Medicine

May 3rd, 2021

COVID-19

Clinicals: History

Introduction

COVID-19 is an infectious disease caused by the coronavirus SARS-CoV-2. Coronaviruses are positive-sense single-strand RNA viruses with a crown-like envelope. Transmission occurs primarily via respiratory droplets. The mean incubation period is on average 5-6 days (with a 2-12 day range). The spectrum of illness can range from asymptomatic infection to severe pneumonia requiring ICU admission.

No symptoms

Asymptomatic patients have subclinical disease. This is defined as the absence of symptoms and signs of COVID-19.

Constitutional symptoms

Patients may complain of fatigue, myalgia, headache, weakness, and chills. These symptoms are thought to be due to the inflammatory response.

Fever

Fever is one of the most common symptoms of COVID-19. This is thought to be due to the release of pro-inflammatory cytokines that are triggered by the immune response to the virus.

Respiratory symptoms

These include cough (which is usually dry, but can be productive), dyspnea, rhinorrhea, sore throat and chest pain. These symptoms are thought to be due to the inflammatory response to viral infection of the bronchial epithelial cells and alveolar pneumocytes.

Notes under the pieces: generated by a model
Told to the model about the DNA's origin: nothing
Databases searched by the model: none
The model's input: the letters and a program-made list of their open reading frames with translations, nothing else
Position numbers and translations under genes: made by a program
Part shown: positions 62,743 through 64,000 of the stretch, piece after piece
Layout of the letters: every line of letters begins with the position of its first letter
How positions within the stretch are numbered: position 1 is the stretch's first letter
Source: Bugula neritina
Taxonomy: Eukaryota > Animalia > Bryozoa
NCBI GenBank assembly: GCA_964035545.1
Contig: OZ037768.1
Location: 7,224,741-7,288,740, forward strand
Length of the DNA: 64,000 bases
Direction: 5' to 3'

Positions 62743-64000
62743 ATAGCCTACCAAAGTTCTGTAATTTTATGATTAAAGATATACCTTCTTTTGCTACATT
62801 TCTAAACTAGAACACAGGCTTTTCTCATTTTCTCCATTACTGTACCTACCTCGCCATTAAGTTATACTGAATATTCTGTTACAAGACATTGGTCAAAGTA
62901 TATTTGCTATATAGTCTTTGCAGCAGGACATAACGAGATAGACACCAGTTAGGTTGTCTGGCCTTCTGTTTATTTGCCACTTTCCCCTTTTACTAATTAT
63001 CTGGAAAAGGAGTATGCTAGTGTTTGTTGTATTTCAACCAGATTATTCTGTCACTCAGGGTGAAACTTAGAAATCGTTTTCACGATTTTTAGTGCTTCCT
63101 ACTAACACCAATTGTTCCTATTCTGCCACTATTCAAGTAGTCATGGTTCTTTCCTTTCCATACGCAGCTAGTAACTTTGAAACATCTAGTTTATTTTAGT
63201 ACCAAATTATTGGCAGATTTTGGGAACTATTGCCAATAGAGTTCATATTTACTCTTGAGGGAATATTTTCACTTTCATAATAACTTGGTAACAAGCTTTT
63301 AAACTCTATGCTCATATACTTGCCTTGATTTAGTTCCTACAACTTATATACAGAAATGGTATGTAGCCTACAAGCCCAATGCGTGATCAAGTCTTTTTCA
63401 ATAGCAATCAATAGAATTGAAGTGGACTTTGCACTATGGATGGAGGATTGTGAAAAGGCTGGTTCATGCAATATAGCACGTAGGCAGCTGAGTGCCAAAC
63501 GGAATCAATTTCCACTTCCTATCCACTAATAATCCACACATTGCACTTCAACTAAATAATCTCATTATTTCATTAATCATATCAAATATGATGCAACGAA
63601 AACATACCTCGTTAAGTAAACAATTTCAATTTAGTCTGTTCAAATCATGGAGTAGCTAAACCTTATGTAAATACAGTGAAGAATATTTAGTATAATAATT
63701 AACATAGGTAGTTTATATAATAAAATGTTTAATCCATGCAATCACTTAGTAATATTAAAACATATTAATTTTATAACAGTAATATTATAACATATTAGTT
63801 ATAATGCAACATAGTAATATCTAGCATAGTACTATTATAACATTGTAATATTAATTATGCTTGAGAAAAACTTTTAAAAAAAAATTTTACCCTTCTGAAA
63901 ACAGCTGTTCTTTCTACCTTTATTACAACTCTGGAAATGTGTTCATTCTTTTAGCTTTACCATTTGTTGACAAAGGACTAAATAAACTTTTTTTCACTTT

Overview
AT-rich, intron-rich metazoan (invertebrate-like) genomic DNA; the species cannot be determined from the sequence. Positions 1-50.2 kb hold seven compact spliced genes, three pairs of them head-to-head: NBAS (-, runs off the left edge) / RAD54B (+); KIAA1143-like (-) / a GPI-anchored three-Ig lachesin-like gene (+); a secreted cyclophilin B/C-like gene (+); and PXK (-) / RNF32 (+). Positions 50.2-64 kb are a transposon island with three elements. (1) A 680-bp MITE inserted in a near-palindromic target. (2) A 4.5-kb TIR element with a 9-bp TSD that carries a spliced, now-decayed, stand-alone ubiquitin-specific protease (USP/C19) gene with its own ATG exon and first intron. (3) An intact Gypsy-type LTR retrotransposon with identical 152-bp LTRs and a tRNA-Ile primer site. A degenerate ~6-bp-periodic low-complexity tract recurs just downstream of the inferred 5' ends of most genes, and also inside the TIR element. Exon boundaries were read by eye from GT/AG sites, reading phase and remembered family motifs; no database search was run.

Gastrointestinal symptoms

Nausea, vomiting, diarrhea and abdominal pain are common complaints. It is hypothesized that SARS-CoV-2 infects intestinal epithelial cells, impacting host microbial flora and causing gut inflammation.

Neurological symptoms

This includes confusion or impairment of consciousness. New-onset anosmia and ageusia may also occur. This is thought to be due to the binding of SARS-CoV-2 to ACE2 receptors found in neurons, astrocytes, oligodendrocytes, and olfactory support cells.

Risk factors

Comorbidities such as advanced age (>65 years old), obesity, male gender, chronic comorbidities (severe cardiovascular disease, chronic obstructive pulmonary disease, chronic kidney disease, cerebrovascular disease, diabetes, liver disease) predispose to more severe symptoms and a greater mortality risk.

Symptoms of complications

Severe disease may result in interstitial pneumonia, acute respiratory distress syndrome (ARDS), impaired cardiac function, myocarditis, stroke, thromboembolic events, acute kidney injury, or multi organ failure. This is thought to be due to the cytokine storm that accompanies COVID-19 infection.

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